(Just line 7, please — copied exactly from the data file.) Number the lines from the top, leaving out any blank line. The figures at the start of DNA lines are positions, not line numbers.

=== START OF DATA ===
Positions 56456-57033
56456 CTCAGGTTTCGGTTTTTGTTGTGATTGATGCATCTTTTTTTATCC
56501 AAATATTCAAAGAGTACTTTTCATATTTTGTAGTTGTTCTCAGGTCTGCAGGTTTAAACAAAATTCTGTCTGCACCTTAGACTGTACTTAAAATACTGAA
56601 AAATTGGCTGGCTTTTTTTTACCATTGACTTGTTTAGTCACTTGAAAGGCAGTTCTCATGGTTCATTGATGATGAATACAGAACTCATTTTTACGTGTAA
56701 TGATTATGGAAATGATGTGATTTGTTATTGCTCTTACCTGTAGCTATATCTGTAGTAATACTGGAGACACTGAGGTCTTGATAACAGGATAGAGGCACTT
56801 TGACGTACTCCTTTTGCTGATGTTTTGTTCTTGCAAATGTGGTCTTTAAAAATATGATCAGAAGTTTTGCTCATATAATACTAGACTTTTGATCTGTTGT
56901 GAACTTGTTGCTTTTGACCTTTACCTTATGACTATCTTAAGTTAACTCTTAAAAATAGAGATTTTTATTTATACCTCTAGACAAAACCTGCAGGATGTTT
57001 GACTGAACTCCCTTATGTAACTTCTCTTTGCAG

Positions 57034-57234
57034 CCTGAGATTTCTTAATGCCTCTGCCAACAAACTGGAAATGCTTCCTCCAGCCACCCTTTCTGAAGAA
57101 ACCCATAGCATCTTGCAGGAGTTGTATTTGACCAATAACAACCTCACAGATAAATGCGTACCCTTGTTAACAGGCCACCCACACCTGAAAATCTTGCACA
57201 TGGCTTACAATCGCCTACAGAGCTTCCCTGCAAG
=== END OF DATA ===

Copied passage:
56901 GAACTTGTTGCTTTTGACCTTTACCTTATGACTATCTTAAGTTAACTCTTAAAAATAGAGATTTTTATTTATACCTCTAGACAAAACCTGCAGGATGTTT